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Use of colour overlays.

Principal focus of the project

This project aimed to explore the impact on learners of colour (as overlays or as coloured paper) on learners' reading speed, comfort, accuracy, concentration and progression. It gathered and triangulated evidence froma sample of 22 learners (9 school leavers and 13 adult learners) via questionnaires, reading age and reading speed tests(before and after) and other learner feedback from interviews.

What is this about and what were the main findings?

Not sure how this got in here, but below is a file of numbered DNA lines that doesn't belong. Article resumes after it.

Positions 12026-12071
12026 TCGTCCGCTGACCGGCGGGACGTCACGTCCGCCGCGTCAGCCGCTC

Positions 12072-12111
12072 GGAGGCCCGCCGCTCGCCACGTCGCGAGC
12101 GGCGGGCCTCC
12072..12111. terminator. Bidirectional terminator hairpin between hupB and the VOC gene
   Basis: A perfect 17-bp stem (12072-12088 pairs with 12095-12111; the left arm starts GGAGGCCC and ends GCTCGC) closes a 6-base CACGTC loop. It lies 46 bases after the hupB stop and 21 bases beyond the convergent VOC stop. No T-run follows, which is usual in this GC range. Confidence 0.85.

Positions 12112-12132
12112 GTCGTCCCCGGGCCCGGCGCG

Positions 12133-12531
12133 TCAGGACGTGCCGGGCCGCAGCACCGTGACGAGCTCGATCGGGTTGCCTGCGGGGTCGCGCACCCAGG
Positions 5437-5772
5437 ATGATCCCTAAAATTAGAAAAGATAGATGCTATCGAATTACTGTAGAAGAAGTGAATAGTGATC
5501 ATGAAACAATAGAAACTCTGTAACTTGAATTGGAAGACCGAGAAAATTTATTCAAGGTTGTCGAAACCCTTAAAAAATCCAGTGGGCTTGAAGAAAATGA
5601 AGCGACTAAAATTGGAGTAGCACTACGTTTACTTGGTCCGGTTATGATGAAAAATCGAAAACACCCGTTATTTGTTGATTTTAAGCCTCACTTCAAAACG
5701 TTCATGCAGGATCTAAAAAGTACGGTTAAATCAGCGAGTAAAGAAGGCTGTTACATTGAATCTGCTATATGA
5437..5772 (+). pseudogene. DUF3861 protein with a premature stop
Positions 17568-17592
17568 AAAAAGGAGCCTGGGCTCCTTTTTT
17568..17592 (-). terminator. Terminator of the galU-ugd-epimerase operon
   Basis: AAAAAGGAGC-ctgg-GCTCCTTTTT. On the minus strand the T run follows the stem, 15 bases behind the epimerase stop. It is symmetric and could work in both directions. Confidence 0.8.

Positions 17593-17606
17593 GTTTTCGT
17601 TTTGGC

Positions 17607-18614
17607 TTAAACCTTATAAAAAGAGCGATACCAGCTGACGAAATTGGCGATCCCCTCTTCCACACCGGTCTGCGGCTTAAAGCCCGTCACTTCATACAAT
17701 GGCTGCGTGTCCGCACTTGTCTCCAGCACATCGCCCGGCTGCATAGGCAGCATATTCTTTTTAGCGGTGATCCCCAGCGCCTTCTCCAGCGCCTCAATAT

The researcher reported that most learners gained some benefit from the use of a colour overlay, coloured paper, and/or an electronic screen tint when using a computer. The most preferred colour was blue (in various shades) and the least preferred was yellow. Some learners commented that the overlays made text easier to read in different contexts (on screen and on paper) and while most learners saw an increase in their reading age, this was accompanied by changes in reading speed.

Number of participants who worked with the project
21-50
Learners
1
Organisations
1
Staff
Name(s) of authors

Kerrie Young - Key Training

Name of associate programmes

ETF Practitioner Research Programme

Summary

A website by Key Training Ltd. A research report website exploring the use of coloured overlays in literacy and study support skills to assess their impact on reading speed and accuracy, comfort while reading, concentration during sessions, and effects on learner progression.